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Monicelli Revisited: Empathy and Sin

Parody is love in the comedies of Mario Monicelli, on revival now in the US.
Duncan Gray
Anna Magnani in a publicity photo for The Passionate Thief.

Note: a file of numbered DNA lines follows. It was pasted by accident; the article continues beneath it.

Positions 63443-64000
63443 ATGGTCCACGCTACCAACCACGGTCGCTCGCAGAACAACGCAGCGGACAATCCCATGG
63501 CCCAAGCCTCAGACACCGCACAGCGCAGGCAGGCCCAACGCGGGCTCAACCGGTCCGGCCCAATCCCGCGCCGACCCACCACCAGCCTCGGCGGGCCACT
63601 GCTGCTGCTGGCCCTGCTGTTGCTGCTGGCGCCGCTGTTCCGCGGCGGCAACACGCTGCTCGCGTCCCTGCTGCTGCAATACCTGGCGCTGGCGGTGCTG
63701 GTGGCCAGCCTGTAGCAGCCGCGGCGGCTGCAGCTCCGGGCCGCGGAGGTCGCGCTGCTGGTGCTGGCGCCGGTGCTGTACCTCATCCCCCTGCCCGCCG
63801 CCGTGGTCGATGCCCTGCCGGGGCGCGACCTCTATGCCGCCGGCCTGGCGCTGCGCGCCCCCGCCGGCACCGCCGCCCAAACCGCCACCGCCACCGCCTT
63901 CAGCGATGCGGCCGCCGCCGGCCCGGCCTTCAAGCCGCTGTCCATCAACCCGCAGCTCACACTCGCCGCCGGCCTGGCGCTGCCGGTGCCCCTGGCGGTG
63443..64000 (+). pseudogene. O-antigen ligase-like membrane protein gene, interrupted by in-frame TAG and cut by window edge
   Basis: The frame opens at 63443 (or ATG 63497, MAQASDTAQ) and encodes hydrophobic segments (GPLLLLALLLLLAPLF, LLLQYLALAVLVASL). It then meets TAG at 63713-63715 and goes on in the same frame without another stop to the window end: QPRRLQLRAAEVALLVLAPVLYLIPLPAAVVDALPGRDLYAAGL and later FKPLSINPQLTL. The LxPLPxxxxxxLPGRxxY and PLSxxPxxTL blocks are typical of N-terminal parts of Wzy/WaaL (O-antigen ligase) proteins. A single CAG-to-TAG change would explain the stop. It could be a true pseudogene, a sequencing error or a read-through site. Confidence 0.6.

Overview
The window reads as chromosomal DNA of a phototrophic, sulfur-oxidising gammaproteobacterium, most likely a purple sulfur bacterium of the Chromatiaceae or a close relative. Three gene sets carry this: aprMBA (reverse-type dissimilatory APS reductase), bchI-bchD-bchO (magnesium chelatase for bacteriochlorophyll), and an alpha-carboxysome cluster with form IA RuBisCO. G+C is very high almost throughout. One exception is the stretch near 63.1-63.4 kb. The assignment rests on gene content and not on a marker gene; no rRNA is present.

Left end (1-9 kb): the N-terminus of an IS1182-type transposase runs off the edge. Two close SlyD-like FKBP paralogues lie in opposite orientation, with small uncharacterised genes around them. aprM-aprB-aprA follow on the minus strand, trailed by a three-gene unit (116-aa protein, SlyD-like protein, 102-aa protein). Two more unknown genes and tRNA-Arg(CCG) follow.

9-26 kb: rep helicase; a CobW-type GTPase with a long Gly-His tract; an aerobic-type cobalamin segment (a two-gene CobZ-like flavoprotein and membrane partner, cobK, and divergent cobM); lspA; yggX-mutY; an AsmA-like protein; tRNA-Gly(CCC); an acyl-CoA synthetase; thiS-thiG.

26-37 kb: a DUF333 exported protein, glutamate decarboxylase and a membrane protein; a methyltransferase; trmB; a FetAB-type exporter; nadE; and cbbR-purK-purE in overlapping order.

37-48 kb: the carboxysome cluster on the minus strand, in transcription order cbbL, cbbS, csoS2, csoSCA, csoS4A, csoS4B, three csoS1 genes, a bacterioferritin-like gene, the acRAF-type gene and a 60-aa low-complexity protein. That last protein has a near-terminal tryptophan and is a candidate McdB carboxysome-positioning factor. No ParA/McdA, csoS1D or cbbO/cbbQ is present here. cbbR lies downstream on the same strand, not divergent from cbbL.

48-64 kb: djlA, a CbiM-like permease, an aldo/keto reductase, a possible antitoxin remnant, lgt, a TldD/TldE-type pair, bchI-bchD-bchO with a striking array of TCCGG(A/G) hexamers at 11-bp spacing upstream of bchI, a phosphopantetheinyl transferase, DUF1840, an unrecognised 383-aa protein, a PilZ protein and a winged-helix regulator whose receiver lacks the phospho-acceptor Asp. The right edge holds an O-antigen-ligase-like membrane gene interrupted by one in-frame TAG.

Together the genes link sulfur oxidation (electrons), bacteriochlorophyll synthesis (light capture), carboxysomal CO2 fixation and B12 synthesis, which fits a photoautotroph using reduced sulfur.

One thing cinephiles learn fast is just how easy it is, thanks to the limits and whims of distribution, for celebrated films to fade into the background outside their homeland.  So one way to begin with Italian director Mario Monicelli is how overshadowed he is today on the world stage.  You could say, only half-jokingly, that he'd be more famous if only more people had heard of him, or if his global reputation kept up with the one he holds in Italy.  Monicelli began filmmaking in the 1930s, was a prolific screenwriter in the 40s, took off as a director in the 50s, and continued making movies without much pause until his death in 2010.  In his heyday as a hitmaker, he worked with stars like Anna Magnani, Marcello Mastroianni, Totò, Claudia Cardinale, and Monica Vitti.  He once shared a Golden Lion at Venice with Roberto Rossellini, and was nominated for the Oscar for Best Foreign Film two years in row (and then a third time before the decade was out).  Yet very few of his 50-plus films are available now in the United States, and though renowned in Italy, his place in the world academy lags considerably behind his contemporaries.  An instructive case is the omnibus film Boccaccio 70 (1962), where the international distributor, concerned about the lengthy runtime, originally cut Monicelli's segment entirely.  The film's other three directors—Fellini, Visconti, and De Sica—boycotted the Cannes screening in protest.